Yusra Mardini: Olympic refugee who swam for three hours to save 20 lives ‘overwhelmed’ by support

The teenage swimmer used her talent to stop a boat carrying 20 from sinking. Now Mardini is competing at the Olympics and has captured the attention of the world 

Heather Saul
Wednesday 10 August 2016 09:45 BST

Yusra Mardini has said she is “overwhelmed” by the messages of support while she competes on the refugee Olympic team after her story of swimming in open water to save the lives of 20 refugees caught attention globally.

Mardini was a promising swimmer who represented Syria at the 2012 FINA World Swimming Championships until she was forced to flee her home in war-torn Damascus. After surviving the perilous journey across the Mediterranean Sea to Europe and settling in Berlin, the 18-year-old is now fielding interview and media requests from around the world.

The interest in her remarkable story continues to grow and Mardini has said she and her team will not be deciding on film, book and documentary offers until September 2016.

Yusra Mardini: Olympic Syrian refugee who swam for three hours in sea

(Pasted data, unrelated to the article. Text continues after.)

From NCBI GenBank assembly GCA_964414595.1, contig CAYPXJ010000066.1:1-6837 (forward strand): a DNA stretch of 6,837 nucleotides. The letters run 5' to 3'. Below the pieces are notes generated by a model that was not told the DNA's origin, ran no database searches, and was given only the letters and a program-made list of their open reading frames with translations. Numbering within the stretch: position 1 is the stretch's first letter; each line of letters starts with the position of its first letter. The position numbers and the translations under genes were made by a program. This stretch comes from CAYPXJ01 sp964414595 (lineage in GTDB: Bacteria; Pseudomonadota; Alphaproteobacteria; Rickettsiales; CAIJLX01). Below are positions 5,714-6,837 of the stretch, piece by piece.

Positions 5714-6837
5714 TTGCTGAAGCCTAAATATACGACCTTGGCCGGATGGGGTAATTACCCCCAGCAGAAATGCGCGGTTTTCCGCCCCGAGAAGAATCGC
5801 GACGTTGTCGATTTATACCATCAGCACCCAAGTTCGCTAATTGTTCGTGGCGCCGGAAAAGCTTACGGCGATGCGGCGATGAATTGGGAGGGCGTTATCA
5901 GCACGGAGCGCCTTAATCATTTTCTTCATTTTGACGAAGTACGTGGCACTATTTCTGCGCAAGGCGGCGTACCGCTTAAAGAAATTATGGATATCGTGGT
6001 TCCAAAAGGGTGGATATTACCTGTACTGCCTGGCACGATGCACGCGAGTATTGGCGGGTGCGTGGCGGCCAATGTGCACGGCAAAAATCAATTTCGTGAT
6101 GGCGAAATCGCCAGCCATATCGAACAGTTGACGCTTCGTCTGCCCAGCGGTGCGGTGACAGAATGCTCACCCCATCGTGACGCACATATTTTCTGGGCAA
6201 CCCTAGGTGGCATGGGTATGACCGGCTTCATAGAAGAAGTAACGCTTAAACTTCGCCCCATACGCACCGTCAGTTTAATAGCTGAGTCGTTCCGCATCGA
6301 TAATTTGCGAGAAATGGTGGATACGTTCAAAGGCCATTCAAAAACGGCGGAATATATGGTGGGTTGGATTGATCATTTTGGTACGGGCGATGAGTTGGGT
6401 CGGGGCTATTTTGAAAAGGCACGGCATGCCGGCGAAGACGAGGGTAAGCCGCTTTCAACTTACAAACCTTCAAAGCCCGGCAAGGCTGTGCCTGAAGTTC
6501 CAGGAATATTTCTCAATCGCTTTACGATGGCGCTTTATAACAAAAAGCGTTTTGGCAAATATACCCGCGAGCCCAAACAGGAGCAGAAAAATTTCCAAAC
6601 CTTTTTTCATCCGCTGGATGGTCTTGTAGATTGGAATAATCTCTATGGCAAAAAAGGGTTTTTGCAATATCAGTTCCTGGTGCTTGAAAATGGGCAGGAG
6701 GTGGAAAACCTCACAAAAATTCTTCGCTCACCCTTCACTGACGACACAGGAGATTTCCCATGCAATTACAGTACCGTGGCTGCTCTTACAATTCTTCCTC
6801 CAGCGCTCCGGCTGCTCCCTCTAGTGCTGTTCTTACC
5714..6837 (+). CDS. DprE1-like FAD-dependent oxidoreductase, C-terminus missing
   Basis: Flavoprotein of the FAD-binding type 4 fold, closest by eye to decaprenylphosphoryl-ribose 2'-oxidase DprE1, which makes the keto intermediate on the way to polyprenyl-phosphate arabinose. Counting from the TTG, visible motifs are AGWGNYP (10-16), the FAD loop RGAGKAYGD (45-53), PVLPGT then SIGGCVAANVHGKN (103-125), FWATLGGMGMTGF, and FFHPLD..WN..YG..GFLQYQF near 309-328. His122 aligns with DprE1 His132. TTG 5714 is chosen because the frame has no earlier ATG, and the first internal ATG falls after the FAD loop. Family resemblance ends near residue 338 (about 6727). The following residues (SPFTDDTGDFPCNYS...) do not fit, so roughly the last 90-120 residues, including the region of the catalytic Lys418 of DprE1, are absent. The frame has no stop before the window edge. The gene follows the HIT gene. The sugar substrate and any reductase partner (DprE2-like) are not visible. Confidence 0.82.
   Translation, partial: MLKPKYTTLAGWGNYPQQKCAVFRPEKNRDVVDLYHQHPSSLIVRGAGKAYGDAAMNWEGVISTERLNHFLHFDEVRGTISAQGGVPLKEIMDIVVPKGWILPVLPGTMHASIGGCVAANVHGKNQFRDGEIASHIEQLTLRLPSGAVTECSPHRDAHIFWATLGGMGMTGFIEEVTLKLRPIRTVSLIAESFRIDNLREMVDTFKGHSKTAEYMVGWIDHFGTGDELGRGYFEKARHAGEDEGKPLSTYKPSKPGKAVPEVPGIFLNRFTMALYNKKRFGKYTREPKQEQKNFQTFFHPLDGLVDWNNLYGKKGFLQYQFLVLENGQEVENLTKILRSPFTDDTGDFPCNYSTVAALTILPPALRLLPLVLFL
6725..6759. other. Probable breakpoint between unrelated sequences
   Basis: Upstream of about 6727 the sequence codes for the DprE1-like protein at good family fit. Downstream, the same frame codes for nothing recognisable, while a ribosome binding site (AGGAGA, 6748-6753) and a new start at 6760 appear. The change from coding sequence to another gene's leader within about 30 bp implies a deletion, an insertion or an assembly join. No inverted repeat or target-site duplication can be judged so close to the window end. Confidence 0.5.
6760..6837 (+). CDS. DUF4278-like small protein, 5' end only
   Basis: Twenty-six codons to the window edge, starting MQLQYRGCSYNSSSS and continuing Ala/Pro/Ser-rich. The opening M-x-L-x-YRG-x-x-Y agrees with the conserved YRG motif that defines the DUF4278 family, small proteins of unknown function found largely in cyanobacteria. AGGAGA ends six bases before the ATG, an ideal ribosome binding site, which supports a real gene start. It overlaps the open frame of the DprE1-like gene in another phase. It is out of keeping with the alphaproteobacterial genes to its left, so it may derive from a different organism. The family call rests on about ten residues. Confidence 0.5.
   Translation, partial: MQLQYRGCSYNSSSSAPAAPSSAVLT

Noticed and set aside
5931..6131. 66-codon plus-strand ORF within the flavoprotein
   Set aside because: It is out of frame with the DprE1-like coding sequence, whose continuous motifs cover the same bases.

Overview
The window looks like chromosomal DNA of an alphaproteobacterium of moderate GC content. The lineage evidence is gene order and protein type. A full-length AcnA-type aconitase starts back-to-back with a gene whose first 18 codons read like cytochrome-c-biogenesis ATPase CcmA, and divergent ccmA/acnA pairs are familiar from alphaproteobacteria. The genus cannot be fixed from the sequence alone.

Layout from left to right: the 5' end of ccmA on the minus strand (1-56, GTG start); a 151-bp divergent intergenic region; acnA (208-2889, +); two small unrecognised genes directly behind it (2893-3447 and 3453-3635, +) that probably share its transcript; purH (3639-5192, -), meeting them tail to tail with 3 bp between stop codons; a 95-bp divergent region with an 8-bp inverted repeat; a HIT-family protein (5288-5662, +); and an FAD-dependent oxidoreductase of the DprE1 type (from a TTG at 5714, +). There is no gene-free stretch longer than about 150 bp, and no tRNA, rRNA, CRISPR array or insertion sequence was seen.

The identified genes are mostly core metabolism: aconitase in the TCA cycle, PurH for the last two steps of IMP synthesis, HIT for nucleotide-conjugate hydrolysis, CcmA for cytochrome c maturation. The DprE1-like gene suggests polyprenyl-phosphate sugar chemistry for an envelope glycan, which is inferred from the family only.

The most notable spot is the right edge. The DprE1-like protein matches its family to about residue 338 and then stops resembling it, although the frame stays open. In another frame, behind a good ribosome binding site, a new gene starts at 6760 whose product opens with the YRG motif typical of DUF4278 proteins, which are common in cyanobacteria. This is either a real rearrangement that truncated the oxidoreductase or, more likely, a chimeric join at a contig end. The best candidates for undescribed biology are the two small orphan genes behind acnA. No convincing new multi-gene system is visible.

In their desperation to escape conflict in Syria, Mardini and her sister climbed on board a dinghy built to carry six but carrying 20 after reaching Turkey. Their motor failed 30 minutes into their journey and, being one of only four people on board who could swim, Mardini, her sister and two others jumped into the water. They swam for three hours, pushing and pulling the boat until it reached the shore, saving the lives of everyone on board.

Her decision to risk her life has captured worldwide attention and Mardini has enjoyed an unprecedented level of support since qualifying.

She will compete in the women’s freestyle heat later today after winning her butterfly heat on Monday but failing to qualify for the final.

Responding to the outpouring of support on Tuesday, she wrote on Facebook: “I am overwhelmed by the mass of messages with your best regards and wishes!"

Mardini’s focus will soon be switched to training for the Tokyo Olympics in 2020. “I want to train a lot so that I arrive there with a good chance,” she said after winning her first heat.

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